It is the first device to be tested in a large-scale clinical trial for the treatment of hypertension and works by activating the body's natural blood flow regulation mechanism to reduce high blood pressure, according to the AAAS.
"The device works extremely well and there is a large group of patients who would benefit from this therapy, but we need to go back and identify this group more clearly," said John Bisognano, a lead study investigator from the University of Rochester Medical Center. "This outcome is not uncommon. While the initial results are not as crisp as we would expect, it is clear from looking at the data that there are therapeutic benefits to pursue."
"The device lowers blood pressure in a way that actually benefits patients beyond changing their numbers -- it improves the structure of the heart which in turn improves overall cardiac function," said Bisognano.
Though the therapy led to a considerable drop in blood pressure and had a good safety profile, it did not meet all of the study goals, study findings show.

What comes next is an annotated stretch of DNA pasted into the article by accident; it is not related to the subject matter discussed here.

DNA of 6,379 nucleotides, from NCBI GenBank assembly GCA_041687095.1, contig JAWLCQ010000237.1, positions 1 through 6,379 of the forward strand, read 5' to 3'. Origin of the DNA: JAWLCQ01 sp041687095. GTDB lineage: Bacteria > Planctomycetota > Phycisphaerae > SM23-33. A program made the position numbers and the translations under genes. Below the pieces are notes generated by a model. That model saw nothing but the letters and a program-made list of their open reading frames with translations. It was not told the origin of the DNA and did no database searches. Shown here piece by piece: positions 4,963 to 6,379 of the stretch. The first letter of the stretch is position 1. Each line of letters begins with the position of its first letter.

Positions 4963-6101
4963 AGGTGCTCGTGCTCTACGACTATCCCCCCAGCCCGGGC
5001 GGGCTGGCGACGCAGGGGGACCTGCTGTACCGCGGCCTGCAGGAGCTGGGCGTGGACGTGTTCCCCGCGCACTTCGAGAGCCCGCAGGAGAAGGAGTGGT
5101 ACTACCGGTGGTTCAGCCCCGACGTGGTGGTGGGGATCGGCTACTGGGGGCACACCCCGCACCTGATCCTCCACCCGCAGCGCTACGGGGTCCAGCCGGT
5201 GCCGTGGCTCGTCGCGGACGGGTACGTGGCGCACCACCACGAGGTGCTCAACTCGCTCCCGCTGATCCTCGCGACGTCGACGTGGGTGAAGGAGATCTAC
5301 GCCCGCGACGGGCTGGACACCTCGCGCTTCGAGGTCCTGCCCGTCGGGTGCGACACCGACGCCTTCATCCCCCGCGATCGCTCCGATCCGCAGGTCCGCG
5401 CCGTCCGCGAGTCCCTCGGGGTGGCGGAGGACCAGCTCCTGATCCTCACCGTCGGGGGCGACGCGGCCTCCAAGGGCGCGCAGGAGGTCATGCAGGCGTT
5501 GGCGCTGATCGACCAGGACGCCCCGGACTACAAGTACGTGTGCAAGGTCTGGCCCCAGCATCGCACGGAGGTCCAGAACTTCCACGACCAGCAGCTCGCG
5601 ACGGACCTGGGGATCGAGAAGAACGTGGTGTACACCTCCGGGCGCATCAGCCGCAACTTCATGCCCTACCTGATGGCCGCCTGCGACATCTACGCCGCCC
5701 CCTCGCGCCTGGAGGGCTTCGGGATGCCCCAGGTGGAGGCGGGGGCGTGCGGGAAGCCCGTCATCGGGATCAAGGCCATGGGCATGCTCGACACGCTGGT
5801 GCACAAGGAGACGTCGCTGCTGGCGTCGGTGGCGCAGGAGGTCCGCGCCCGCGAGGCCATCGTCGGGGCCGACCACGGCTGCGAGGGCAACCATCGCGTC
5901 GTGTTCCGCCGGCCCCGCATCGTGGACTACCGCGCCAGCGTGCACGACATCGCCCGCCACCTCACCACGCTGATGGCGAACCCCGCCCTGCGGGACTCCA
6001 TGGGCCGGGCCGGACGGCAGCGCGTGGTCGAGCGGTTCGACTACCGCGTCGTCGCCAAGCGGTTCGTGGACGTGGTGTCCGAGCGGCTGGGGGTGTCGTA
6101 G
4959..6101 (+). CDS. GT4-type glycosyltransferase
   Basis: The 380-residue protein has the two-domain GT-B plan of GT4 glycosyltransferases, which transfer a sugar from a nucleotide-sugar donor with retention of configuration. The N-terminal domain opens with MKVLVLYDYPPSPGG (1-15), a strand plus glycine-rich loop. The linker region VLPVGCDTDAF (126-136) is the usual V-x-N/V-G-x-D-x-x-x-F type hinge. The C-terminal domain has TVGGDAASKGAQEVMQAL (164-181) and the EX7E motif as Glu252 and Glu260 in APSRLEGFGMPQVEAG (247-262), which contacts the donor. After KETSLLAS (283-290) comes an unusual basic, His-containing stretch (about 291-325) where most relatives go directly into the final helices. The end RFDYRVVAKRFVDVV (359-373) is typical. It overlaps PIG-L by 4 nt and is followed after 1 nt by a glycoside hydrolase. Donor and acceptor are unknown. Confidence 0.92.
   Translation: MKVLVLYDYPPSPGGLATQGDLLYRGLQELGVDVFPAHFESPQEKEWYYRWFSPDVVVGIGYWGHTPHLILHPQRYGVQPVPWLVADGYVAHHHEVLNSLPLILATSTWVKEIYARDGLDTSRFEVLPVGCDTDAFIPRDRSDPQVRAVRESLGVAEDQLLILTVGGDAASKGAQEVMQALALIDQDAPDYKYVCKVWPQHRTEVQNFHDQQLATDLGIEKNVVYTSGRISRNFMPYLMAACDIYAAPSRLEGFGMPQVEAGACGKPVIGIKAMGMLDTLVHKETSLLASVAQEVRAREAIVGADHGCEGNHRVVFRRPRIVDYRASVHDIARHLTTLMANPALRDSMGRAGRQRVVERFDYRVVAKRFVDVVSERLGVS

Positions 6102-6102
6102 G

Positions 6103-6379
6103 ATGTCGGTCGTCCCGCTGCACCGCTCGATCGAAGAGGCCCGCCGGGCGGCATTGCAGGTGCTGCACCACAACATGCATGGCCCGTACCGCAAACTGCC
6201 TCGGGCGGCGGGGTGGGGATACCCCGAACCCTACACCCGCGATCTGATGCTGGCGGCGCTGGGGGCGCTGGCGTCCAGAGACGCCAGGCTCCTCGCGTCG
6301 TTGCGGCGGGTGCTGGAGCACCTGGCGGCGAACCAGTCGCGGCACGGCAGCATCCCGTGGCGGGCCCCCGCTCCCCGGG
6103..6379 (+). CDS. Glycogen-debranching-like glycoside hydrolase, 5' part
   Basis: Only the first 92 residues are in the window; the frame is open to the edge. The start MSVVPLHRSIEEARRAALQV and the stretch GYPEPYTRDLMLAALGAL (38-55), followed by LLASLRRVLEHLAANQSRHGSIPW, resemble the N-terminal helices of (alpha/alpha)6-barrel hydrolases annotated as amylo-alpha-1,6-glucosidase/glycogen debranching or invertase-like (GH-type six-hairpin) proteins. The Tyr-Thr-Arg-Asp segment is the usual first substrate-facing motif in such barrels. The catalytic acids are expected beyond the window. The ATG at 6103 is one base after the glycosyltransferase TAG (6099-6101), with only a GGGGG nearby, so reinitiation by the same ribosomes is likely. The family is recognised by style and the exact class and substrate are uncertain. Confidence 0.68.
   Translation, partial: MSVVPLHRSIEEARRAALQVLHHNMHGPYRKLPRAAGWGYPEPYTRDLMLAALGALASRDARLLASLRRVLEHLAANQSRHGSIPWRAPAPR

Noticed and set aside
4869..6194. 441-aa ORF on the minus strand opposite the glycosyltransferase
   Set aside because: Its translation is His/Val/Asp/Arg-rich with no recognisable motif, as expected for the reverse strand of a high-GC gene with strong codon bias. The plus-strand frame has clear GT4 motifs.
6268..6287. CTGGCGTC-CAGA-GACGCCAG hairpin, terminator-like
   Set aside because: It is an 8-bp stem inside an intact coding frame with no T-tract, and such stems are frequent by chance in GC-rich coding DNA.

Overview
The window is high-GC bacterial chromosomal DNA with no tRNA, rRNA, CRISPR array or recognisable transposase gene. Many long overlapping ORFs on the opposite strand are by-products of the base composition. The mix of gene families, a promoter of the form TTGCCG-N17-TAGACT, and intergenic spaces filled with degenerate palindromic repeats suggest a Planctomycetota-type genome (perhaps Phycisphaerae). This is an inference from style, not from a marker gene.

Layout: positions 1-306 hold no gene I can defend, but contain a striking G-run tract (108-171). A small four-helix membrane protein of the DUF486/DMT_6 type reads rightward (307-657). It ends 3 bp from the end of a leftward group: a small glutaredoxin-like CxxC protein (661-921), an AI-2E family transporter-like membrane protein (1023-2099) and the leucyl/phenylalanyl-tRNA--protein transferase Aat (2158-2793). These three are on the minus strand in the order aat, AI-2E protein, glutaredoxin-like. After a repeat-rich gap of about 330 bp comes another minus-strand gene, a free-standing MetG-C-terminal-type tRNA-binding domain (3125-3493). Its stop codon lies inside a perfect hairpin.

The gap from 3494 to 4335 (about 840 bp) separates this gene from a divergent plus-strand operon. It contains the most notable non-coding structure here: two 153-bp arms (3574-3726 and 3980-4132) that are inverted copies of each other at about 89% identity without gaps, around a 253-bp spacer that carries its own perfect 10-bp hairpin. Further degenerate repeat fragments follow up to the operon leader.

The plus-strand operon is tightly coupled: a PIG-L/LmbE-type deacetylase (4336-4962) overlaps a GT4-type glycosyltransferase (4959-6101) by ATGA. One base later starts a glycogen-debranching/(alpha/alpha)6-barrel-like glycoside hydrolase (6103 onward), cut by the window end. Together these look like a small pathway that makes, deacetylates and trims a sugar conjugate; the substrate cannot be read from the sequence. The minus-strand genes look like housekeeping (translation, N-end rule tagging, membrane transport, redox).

Moreover, the device is needed to undergo more focused trial testing before the U.S. Food and Drug Administration will consider approving the treatment, researchers say.
People who do not respond to the typical treatment regimen for high blood pressure, which includes one to three medications, coupled with improved nutrition and exercise, have resistant hypertension. These patients are at a far greater risk for stroke, heart attack, heart failure, kidney disease and death, which is why new therapies like Rheos System are needed.
"Current drugs and lifestyle modifications can only do so much. I treat a huge number of people who are doing everything right -- taking their medications, maintaining a healthy diet, working out -- and they still develop resistant hypertension," noted Bisognano.